7. I can be sure that my children will be given curricular materials that testify to the existence of their race.
8. If I want to, I can be pretty sure of finding a publisher for this piece on white privilege.
9. I can go into a music shop and count on finding the music of my race represented, into a supermarket and find the staple foods which fit with my cultural traditions, into a hairdresser’s shop and find someone who can cut my hair.
10. Whether I use checks, credit cards or cash, I can count on my skin color not to work against the appearance of my financial reliability.
11. I can arrange to protect my children most of the time from people who might not like them.
12. I can swear, or dress in second hand clothes, or not answer letters, without having people attribute these choices to the bad morals, the poverty, or the illiteracy of my race.
13. I can speak in public to a powerful male group without putting my race on trial.
14. I can do well in a challenging situation without being called a credit to my race.
15. I am never asked to speak for all the people of my racial group.
16. I can remain oblivious of the language and customs of persons of color who constitute the world’s majority without feeling in my culture any penalty for such oblivion.
17. I can criticize our government and talk about how much I fear its policies and behavior without being seen as a cultural outsider.
18. I can be pretty sure that if I ask to talk to “the person in charge,” I will be facing a person of my race.
19. If a traffic cop pulls me over or if the IRS audits my tax return, I can be sure I haven’t been singled out because of my race.
20. I can easily buy posters, post-cards, picture books, greeting cards, dolls, toys, and children’s magazines featuring people of my race.
21. I can go home from most meetings of organizations I belong to feeling somewhat tied in, rather than isolated, out-of-place, outnumbered, unheard, held at a distance, or feared.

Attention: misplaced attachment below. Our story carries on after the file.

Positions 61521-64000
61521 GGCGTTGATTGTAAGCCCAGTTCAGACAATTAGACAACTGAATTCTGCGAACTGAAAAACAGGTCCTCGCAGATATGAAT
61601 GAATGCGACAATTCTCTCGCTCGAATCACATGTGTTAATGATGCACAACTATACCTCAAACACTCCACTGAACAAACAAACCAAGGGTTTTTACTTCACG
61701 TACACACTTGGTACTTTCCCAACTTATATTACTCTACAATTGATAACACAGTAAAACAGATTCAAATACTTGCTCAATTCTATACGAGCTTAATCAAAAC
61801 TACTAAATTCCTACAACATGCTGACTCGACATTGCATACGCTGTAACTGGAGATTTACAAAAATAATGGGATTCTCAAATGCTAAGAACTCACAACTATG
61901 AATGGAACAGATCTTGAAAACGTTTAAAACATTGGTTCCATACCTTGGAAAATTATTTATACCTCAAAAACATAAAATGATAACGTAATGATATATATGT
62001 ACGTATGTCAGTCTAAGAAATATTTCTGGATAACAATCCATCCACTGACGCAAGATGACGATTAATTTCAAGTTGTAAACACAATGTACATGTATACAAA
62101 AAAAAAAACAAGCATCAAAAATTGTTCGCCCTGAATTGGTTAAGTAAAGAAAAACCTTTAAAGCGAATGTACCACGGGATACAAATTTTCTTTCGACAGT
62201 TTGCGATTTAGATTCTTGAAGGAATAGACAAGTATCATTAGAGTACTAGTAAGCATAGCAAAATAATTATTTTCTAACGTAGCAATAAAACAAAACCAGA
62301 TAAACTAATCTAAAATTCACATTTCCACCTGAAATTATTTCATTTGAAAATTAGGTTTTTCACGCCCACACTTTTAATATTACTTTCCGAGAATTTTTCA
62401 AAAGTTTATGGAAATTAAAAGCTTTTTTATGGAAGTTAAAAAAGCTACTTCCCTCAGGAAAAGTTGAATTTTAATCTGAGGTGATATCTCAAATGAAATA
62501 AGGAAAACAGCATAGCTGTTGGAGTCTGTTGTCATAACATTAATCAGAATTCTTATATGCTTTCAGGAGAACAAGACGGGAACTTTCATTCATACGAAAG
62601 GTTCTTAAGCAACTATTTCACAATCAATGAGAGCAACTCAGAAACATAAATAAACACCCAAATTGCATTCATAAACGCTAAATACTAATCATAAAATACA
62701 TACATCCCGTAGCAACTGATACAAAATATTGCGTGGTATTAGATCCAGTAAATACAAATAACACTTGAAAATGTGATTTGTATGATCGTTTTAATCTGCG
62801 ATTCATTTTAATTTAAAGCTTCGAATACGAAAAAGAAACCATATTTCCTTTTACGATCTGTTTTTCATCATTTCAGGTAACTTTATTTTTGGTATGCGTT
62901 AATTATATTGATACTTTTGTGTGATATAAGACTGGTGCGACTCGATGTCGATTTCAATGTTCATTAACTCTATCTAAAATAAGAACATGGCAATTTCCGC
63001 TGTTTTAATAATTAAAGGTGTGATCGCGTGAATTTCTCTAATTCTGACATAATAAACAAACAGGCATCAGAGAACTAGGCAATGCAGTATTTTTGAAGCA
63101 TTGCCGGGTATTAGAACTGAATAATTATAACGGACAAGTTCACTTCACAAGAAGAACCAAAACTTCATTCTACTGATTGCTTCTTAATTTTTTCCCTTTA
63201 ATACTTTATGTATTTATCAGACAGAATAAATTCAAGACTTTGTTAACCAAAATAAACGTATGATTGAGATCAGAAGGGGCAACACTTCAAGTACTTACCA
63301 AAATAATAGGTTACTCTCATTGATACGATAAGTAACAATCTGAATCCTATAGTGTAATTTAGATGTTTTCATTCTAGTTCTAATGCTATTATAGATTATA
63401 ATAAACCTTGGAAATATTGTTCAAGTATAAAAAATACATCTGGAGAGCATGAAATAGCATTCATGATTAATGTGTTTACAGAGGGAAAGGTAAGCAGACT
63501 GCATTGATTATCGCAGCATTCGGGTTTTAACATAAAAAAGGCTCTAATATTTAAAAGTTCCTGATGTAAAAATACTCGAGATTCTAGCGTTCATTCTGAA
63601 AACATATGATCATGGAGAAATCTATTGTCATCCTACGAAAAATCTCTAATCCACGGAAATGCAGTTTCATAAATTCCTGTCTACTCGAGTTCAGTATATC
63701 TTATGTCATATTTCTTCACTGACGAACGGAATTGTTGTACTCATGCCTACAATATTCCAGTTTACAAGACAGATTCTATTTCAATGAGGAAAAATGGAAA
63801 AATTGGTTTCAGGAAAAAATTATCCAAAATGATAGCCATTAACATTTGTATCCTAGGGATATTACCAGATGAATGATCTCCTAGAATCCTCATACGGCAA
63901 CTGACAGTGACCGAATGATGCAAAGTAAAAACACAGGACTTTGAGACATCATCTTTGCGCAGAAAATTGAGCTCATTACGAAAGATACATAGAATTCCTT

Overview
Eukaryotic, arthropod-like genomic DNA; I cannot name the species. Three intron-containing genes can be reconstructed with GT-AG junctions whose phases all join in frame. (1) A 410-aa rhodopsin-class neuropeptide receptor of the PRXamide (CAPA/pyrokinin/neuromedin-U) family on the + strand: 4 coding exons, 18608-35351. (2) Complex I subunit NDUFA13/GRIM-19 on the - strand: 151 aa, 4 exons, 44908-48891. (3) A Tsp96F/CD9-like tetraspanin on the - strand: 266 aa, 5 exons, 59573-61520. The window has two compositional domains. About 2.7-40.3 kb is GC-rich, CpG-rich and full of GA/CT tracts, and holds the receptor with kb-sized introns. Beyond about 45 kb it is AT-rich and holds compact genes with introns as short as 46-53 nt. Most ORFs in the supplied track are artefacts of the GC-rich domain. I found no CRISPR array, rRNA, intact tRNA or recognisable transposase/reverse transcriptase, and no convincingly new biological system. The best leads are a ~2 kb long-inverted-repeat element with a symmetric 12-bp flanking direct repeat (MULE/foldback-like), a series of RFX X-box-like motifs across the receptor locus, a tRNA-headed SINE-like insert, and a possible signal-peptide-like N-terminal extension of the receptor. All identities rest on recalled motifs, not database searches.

22. I can take a job with an affirmative action employer without having coworkers on the job suspect that I got it because of race.
23. I can choose public accommodation without fearing that people of my race cannot get in or will be mistreated in the place I have chosen.
24. I can be sure that if I need legal or medical help my race will not work against me.
25. If my day, week or year is going badly, I need not ask of each negative episode or situation whether it has racial overtones.
26. I can choose blemish cover or bandages in “flesh” color and have them more or less match my skin.
I repeatedly forgot each of the realizations on this list until I wrote it down. For me white privilege has turned out to be an elusive and fugitive subject. The pressure to avoid it is great, for in facing it I must give up the myth of meritocracy. If these things are true, this is not such a free country; one’s life is not what one makes it; many doors open for certain people through no virtues of their own.
In unpacking this invisible backpack of white privilege, I have listed conditions of daily experience which I once took for granted. Nor did I think of any of these perquisites as bad for the holder. I now think that we need a more finely differentiated taxonomy of privilege, for some these varieties are only what one would want for everyone in a just society, and others give license to be ignorant, oblivious, arrogant and destructive.